The safety of communities across the nation are being threatened by a system that fails to be pro-active, definitive, and consistent in handling of dog attacks. Specifically in regards to this, the effectiveness of municipal services is questionable at best, failing at worst, and without a doubt—not pro-active. People across the nation, including elderly and children are being mauled, injured, and killed. Survivors are left with financial burdens.
    We need:
    1. Stricter legislation, higher penalties, and criminal prosecution when appropriate.  Current fines for breaking dog laws are too weak to be a deterrent.  Example: giving false information or fleeing the scene of a dog attack should be treated like a hit-and-run felony.  Another example: It should be a felony for individuals and organizations to make dogs available for adoption without full disclosure of its history (biting, aggression).    
    2. Mandatory liability insurance for dog owners. Insurance protects the community from financially incapable owners of dogs that attack people and leave them with unpaid bills..
    3. Ban unlicensed backyard breeding of dogs.  Breeding should be left to professionals to ensure safe temperaments of dogs. Backyard breeding should be a felony.  Example: Dog fighting is backyard breeding gone bad.  Example: dogs sold on craigslist that end up with new owners bearing the cost of vet bills to remedy genetic defects from bad breeding.  It’s what happens without regulation.  It puts the public at risk, and destroys the lives of animals.
    4. Mandatory immediate confiscation of unlicensed and un-vaccinated dogs 1 year or older. By this time, the owners have proven themselves unfit.
    5. Mandatory euthanasia of dogs that kill or maul a human being, or kill another domesticated animal.  Such aggression poses an immediate risk to the community. There should be no leniency for the first bite or attack, that defies logic and statistics.
    Write your Governors and Senators, and ask them to protect our families and children. Ask them for these 5 points.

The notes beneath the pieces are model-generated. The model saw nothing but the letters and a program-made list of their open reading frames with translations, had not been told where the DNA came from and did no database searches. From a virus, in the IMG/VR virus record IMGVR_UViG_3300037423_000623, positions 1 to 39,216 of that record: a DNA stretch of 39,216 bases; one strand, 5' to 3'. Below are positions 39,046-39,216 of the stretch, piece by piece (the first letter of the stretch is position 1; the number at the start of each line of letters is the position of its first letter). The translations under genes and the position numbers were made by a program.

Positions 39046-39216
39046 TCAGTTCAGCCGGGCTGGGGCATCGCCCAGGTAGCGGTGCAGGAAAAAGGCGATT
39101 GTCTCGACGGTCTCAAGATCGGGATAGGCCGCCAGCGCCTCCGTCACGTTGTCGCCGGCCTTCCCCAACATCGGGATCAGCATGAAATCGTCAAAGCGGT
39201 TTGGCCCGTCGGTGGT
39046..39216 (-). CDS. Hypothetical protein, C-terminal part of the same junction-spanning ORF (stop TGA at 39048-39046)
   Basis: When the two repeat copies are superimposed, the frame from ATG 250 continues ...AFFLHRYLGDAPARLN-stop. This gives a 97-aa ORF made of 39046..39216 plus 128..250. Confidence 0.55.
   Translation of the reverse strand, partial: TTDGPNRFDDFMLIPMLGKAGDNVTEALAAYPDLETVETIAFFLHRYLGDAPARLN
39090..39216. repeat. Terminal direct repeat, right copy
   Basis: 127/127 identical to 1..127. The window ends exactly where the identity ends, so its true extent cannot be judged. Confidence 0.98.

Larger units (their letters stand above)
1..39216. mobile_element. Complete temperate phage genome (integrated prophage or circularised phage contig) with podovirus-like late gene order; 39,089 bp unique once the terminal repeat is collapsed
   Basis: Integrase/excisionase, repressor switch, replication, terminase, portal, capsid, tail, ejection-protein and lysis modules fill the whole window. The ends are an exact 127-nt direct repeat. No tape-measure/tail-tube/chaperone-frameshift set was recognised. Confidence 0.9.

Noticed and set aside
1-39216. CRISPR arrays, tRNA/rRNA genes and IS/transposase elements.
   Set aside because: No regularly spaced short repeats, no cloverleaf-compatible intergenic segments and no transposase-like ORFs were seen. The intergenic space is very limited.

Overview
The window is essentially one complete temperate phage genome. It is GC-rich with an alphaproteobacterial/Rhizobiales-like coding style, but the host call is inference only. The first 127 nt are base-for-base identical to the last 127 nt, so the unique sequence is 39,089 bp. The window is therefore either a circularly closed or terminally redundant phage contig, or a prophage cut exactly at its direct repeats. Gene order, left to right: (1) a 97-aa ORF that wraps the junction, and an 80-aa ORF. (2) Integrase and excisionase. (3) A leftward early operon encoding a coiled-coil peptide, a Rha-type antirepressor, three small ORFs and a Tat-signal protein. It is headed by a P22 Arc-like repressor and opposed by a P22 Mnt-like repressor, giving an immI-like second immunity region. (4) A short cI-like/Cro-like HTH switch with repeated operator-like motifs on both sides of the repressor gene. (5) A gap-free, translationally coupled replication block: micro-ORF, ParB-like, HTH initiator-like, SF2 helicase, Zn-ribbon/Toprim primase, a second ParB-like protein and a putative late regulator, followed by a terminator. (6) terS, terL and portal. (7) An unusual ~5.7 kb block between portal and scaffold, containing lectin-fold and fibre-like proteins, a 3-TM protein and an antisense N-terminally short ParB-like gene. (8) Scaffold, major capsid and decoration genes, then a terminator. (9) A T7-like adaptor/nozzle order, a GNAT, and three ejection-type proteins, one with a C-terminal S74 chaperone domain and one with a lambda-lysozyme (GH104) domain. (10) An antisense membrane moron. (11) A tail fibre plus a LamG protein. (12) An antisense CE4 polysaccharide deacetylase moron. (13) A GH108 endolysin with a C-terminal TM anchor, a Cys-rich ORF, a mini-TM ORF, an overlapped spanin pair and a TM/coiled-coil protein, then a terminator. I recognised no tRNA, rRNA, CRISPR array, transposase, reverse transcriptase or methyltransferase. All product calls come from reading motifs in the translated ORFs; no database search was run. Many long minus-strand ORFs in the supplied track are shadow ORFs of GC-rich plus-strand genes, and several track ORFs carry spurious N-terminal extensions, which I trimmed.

• Thomas McCartney (@TomMcCartney71)

    Council Bluffs, Iowa.

    Pit bulls are not only problematic in large cities; they threaten mid-sized cities and small towns as well. Located in the heartland, Council Bluffs, Iowa has about 60,000 citizens.

    After a series of devastating attacks, beginning in 2003, Council Bluffs joined over 600 U.S. cities and began regulating pit bulls.

    The results of the Council Bluffs pit bull ban, which began January 1, 2005, show the positive effects such legislation can have on public safety in just a few years time:1

    Council Bluffs: Pit Bull Bite Statistics.

    Year Pit Bull Bites % of All Bites.

    2004 29 23%.

    2005 12 10% (year ban enacted).

    2006 6 4%.

    2007 2 2%.

    2008 0 0%.

    2009 0 0%.

    2010 1 1%.

    2011 0 0%.
    Ottumwa, Iowa
    Population 24,998

    In July 2010, Police Chief Jim Clark said there had been no recorded pit bull attacks since the city’s 2003 pit bull ban. Between 1989 and 2003, the city had a pit bull ordinance, but still allowed pit bulls as “guard” dogs.
    “Police Chief Jim Clark says since the ban, there have been no recorded attacks by the animals.

    “We haven’t had any attacks since then for one thing because it is illegal,” said Clark. “Most people are keeping their dogs inside their house or inside their basement and not letting them out loose so therefore they’re not around other people to attack them.”

    “In the two-and-a-half years before the 2003 ban, Ottumwa police recorded 18 pit bull attacks, including the death of 21-month-old Charlee Shepherd in August 2002. There were at least three other attacks on children during this time.”
    Little Rock, Arkansas
    Population 189,515

    When the City of Indianapolis was discussing a pit bull sterilization law in April 2009, Little Rock Animal Services Director Tracy Roark spoke about Little Rock’s successful 2008 pit bull ordinance:

    “There was a day when you could walk down any street in center city Little Rock, you could see several pit bulls chained up. You don’t see that anymore,” said Tracy Roark with Little Rock Animal Services.

    Roark told Eyewitness News over the phone that pit bull attacks have been cut in half and credits their new law with getting them there.
    “This is the most abused dog in the city,” said Roark.

    The Little Rock law passed last year and requires pit bulls to be sterilized, registered and microchipped. Also dogs – regardless of the breed – are also not allowed to be chained up outside.”
    Fort Lupton, Colorado
    Population 6,787
    When the City of Fort Collins was mulling a pit bull law in March 2009, Fort Lupton’s Police Chief spoke about Fort Lupton’s successful 2003 pit bull ban, including zero pit bull biting incidents since the law’s adoption:

    “Fort Lupton Police Chief Ron Grannis said the city hasn’t had a pit bull bite since the ban was enacted, but it still has the occasional pit bull that is picked up and taken away.

    Although he said the ban has not been well-received by every resident, he thinks it was the right decision for the city.

    “I believe it makes the community safer,” he said. “That’s my personal opinion. Pit bulls are not the kind of dogs most people should have. They are too unpredictable. … These dogs have been bred for thousands of years to be fighters.

    You can’t take it out of them. A lion cub may be friendly for a while, but one day it can take your head off.”
    Reading, Pennsylvania
    Population 80,560

    After an 8-year legal battle, pit bull advocates dismantled a pit bull law adopted by Reading in 1998. It was reported in the same news article, in February 2008, that the law had significantly reduced biting incidents: